I was very interested in this project. Though my vision of starting an organic farm in my hometown will take time to actualize, Ms. Romine’s work is a great inspiration for me. I thought about getting a small piece of land located in a remote area of my current residential community and organizing interested residents to design it together. We could plant vegetables, aromatic plants, and flowers and gradually turn it into an urban mini eco-farm, where children, elders, and other interested people living in the community could take part in cultivating and managing this land. We could also create some ecological classes that teach people how to plant vegetables, aromatic plants, and flowers and how to cook aromatic food. We could even organize small meetings, where people can come and work together to protect the environment as a community. From the perspective of ecopsychology, this is a great way for people to decompress and relax and is beneficial for both physical and psychological health. I thought that this would be a very meaningful contribution, so I spoke with the relevant personnel, and he was very supportive of my ideas. We worked together to create this project and discussed all the preparation needed and possible challenges we might encounter. We are committed to this project and plan to start it by the end of the year.

I was also inspired by Dr. Cobb’s powerful speech on the third day of the forum. He praised the efforts of both Chinese and international young people in building an ecological civilization and apologized to the younger generation for leaving them with a world full of challenges. He pointed out that our present situation is very complex. To try to do everything as an individual is simply self-destructive. Instead, we can become a part of a community, so we can work together toward a common goal. As a community, we would have greater strength to confront challenges and bring about change. Dr. Cobb emphasized that as long as we seek strength, support each other, and walk hand in hand in love with our teams, communities, and like-minded people, there is hope. He highlighted the importance of love and cooperation and expressed that to die happily in cooperation and love is far better than to live in loneliness and without love.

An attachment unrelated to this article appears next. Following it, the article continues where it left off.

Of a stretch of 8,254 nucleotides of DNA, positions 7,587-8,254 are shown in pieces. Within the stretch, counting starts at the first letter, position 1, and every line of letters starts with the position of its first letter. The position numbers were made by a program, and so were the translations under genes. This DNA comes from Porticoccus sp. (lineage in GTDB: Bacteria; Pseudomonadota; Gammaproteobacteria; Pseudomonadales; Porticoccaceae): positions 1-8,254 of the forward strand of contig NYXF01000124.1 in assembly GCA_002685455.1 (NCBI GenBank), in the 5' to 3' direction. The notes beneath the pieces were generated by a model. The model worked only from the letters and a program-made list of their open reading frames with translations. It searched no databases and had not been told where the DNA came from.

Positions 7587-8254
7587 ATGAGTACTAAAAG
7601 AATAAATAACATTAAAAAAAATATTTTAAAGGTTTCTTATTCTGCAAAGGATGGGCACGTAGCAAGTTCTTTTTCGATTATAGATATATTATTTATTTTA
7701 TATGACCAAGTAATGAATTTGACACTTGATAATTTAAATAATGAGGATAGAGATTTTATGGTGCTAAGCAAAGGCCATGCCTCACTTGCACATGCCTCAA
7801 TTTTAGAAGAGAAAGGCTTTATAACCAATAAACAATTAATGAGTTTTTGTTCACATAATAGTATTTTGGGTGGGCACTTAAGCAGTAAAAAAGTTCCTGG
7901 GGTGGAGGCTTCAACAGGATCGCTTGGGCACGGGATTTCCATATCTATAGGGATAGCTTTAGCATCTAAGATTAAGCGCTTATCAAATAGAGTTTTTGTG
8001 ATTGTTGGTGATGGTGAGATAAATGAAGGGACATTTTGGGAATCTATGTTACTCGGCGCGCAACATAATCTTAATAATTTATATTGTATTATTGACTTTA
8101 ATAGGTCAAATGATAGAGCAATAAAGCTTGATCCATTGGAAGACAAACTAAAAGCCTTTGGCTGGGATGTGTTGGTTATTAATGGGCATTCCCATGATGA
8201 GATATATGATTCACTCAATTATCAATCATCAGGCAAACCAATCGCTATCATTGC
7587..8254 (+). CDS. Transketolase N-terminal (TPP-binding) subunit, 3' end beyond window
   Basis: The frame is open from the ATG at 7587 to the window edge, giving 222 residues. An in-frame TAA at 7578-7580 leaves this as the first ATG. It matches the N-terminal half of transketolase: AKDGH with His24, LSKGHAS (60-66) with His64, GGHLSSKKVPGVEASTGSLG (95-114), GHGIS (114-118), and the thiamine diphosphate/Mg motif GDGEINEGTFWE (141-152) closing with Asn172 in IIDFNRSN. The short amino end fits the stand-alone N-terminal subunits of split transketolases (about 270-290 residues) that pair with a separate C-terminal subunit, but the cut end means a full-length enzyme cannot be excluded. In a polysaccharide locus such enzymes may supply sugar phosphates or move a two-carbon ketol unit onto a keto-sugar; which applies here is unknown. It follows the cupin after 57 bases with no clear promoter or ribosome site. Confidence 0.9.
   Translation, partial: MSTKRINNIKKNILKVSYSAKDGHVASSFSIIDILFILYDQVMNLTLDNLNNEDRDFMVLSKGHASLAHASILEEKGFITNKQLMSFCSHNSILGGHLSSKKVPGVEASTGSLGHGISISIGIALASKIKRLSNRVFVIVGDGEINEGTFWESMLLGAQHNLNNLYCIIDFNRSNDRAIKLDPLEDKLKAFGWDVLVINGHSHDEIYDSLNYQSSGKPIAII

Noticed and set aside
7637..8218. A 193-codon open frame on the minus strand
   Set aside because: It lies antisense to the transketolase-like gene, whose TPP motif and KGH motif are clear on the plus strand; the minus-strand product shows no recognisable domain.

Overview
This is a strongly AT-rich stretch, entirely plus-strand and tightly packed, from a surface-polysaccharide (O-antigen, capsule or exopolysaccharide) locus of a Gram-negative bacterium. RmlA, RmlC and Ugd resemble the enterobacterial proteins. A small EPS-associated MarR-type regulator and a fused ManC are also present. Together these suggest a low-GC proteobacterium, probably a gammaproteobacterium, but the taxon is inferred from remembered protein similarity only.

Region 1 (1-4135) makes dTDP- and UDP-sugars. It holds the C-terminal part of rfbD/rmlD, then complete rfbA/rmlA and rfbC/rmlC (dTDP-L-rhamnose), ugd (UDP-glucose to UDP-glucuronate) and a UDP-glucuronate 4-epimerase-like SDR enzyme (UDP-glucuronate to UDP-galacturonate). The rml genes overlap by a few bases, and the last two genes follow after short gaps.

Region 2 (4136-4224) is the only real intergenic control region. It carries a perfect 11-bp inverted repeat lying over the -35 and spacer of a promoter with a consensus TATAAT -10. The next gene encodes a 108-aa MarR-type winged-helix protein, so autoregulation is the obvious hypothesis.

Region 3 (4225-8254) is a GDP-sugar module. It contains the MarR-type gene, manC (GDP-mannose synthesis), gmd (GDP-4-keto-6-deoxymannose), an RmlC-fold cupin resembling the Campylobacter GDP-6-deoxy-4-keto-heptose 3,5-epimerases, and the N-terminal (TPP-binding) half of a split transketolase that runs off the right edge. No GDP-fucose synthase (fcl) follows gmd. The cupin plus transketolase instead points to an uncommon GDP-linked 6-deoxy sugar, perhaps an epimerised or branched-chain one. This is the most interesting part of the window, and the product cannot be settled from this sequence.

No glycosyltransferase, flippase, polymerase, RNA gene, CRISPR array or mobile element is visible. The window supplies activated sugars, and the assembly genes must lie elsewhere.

As an elder, Dr. Cobb possesses great wisdom and love. He did not pressure the younger generation, but led by his own example and radiating positivity. He expressed his support for their efforts to continue striving for an ecological civilization. I believe that as a global community, we will witness the ecological improvement of our common home, that is the Earth, if we help each other and move forward together. I am confident that through our collective efforts, sustainable development as a part of an ecological civilization will reach new heights.

Dr. Simeiqi He recently graduated with a Ph.D. in Social Ethics from Drew University. She holds a Master of Arts in Theology and Ministry from Brite Divinity School, a Master of Social Work and a Graduate Certificate in Women and Gender Studies from Texas Christian University, and a Bachelor of Science in Materials Physics from Sichuan University.

Lifang Zhang received her Master Degree in Applied Psychology from California Institute of Integral Studies. She has been a Health Manager and Aroma Care Practitioner. She has studied ecological psychology and natural therapy for many years, and is a practitioner of ecological civilization and natural healing.